Twenty years later, the O.J. Simpson trial is still a point of fascination -- even with those who were involved.
"I knew if there was a verdict, it was going to be a not guilty," Simpson's trial prosecutor Marcia Clark told ET. "And still there was that little part of me that said, 'But they can't! They can't do it.'"
As Simpson rose to hear the verdict on Oct. 3, 1995, the entire nation leaned forward to hear the decision, which came down as not guilty. Clark called the verdict "outrageous."
"The evidence was overwhelming," she told ET. "It pretty much shook my belief in the system."
The drama of the trial of the century started before anyone even set foot inside the courtroom. On June 17, 1994 Simpson was scheduled to surrender to police in connection with the murder of his ex-wife Nicole Brown Simpson and waiter Ronald Goldman. When he didn't make the 11 a.m. deadline, he was declared a fugitive and was later spotted in a white Bronco being driven by Al Cowlings, a former college and pro football teammate of Simpson.
"It was unbelievable," "NCIS: Los Angeles" star Chris O'Donnell told ET, remembering the infamous Bronco chase down several Southern California freeways. "I just remember hearing the first reports and going, 'O.J. Simpson's what?'"
Prior to the trial, Simpson was a Hollywood superstar. The Heisman trophy winner was inducted into the College Football Hall of Fame in 1983 and the Pro Football Hall of Fame in 1985.
Following his athletic career he made a name for himself as a broadcaster and movie star, having appeared in the Naked Gun franchise.
ET interviewed Simpson when he was still in the honeymoon phase of his marriage.
"I think my wife Nicole has brought some stability into my life," Simpson told ET in 1985. "I never thought I'd remarry."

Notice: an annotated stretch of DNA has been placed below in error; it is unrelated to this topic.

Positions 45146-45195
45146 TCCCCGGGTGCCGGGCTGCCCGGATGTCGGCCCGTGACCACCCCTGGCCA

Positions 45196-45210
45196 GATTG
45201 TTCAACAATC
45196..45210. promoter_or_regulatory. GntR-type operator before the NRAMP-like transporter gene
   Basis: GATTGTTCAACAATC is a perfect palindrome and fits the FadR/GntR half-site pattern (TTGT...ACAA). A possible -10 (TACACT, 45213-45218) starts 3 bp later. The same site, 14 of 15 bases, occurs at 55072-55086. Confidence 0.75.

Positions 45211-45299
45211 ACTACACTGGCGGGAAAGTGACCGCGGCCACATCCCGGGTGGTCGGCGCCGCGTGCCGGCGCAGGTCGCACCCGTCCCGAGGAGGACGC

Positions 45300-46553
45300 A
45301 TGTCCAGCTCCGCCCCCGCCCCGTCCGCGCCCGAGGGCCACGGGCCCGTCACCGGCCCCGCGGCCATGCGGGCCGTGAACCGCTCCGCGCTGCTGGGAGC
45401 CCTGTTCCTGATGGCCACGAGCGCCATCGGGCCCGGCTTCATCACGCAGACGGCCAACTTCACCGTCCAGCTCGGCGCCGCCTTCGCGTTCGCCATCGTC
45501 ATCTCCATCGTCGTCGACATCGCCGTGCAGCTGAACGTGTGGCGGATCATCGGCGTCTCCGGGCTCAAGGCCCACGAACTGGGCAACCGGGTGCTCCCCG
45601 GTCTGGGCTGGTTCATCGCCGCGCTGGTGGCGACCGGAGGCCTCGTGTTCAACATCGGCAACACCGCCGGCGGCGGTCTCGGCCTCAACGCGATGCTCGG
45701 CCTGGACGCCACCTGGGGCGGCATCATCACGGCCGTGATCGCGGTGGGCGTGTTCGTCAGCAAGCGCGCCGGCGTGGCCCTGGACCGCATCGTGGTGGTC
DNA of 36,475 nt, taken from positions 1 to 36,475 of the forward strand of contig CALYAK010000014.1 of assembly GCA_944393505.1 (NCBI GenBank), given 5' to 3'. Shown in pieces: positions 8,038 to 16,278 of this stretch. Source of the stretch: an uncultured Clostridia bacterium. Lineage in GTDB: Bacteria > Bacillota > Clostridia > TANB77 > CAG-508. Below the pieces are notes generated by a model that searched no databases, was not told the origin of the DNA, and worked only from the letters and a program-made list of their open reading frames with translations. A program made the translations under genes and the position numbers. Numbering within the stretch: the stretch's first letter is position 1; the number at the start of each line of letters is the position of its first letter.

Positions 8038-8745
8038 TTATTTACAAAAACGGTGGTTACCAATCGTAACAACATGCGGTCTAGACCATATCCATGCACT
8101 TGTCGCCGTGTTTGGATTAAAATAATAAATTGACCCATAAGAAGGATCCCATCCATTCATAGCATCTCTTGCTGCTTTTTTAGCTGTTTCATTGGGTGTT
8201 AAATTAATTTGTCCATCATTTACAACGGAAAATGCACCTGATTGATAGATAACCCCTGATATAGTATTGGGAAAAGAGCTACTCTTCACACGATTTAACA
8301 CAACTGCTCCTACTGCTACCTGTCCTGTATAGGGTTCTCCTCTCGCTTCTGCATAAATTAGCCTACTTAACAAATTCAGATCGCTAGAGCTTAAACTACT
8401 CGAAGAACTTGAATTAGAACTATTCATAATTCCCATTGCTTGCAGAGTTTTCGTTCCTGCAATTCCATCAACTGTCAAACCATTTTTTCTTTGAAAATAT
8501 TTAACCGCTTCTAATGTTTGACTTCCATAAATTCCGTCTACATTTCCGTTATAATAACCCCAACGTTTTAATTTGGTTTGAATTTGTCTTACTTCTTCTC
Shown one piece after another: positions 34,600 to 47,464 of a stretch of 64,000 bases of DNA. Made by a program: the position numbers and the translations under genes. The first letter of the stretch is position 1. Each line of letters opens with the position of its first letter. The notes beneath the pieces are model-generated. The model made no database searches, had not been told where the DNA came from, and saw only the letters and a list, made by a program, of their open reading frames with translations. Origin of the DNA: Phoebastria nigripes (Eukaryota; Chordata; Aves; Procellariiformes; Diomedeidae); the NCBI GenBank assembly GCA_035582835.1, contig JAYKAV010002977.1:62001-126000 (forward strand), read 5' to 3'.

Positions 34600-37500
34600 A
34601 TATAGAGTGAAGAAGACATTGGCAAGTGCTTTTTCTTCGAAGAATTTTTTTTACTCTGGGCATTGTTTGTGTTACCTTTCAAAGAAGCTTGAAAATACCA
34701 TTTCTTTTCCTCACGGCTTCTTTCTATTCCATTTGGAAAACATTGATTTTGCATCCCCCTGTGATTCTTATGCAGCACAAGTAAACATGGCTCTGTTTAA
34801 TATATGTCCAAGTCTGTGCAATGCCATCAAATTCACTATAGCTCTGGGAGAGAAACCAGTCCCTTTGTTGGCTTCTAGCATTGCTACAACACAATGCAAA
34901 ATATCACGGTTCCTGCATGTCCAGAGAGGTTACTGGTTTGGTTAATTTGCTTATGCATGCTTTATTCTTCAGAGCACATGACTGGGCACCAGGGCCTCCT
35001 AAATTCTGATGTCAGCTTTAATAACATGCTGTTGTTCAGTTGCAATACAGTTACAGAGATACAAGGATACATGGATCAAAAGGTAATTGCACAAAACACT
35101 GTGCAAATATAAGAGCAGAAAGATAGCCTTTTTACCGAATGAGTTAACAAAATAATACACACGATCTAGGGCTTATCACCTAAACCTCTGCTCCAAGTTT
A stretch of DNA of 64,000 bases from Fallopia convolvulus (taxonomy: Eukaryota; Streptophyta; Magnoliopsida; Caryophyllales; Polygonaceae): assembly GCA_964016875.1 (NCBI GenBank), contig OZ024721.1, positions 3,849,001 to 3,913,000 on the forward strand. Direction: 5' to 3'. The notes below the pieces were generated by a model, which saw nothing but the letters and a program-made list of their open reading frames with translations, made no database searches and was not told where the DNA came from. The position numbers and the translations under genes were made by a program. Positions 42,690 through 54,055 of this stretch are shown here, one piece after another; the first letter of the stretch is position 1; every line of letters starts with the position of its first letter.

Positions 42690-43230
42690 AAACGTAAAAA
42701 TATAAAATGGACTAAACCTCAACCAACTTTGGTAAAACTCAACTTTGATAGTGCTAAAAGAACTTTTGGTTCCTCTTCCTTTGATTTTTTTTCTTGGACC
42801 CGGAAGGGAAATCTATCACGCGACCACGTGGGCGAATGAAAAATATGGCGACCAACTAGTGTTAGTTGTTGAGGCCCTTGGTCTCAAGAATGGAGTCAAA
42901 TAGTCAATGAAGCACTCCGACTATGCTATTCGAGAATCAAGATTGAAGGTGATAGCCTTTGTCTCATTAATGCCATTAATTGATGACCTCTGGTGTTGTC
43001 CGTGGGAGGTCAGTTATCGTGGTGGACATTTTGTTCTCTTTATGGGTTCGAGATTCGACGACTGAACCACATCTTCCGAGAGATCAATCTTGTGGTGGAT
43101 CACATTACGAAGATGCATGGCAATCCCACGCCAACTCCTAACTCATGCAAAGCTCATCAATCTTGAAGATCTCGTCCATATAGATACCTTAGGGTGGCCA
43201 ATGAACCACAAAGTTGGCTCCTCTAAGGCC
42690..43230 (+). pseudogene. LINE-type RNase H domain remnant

Simpson and his first wife Marguerite L. Whitley split in 1979. Simpson wed Brown six years later.
"It was such a tragic story," Kris Jenner told ET. "Nicole was so dear to my heart, and when these things come back up it's like it was a minute ago."
Kris was often present in the courtroom with Caitlyn Jenner, formerly Bruce Jenner, as Kris' ex-husband Robert Kardashian was a part of Simpson's legal "Dream Team." Also on the team were Johnnie Cochran, Robert Shapiro, F. Lee Bailey and Alan Dershowitz.
Attorney Shawn Chapman Holley was a rookie lawyer for the defense team.
"We had death threats in the office," Holley recalled. "There were many occasions where we had to have security follow us home, and stay outside of our homes all night."
The trial will be dissected from the lawyers' point of view in Ryan Murphy's upcoming FX miniseries, "American Crime Story: The People v. O.J. Simpson." The 10-episode series is based on Jeffrey Toobin's book, The Run of His Life: The People v. O.J. Simpson, and stars Cuba Gooding Jr. as Simpson, Courtney B. Vance as Johnnie Cochran, David Schwimmer as Robert Kardashian, John Travolta as Robert Shapiro, Billy Magnussen as Kato Kaelin and Sarah Paulson as Marcia Clark.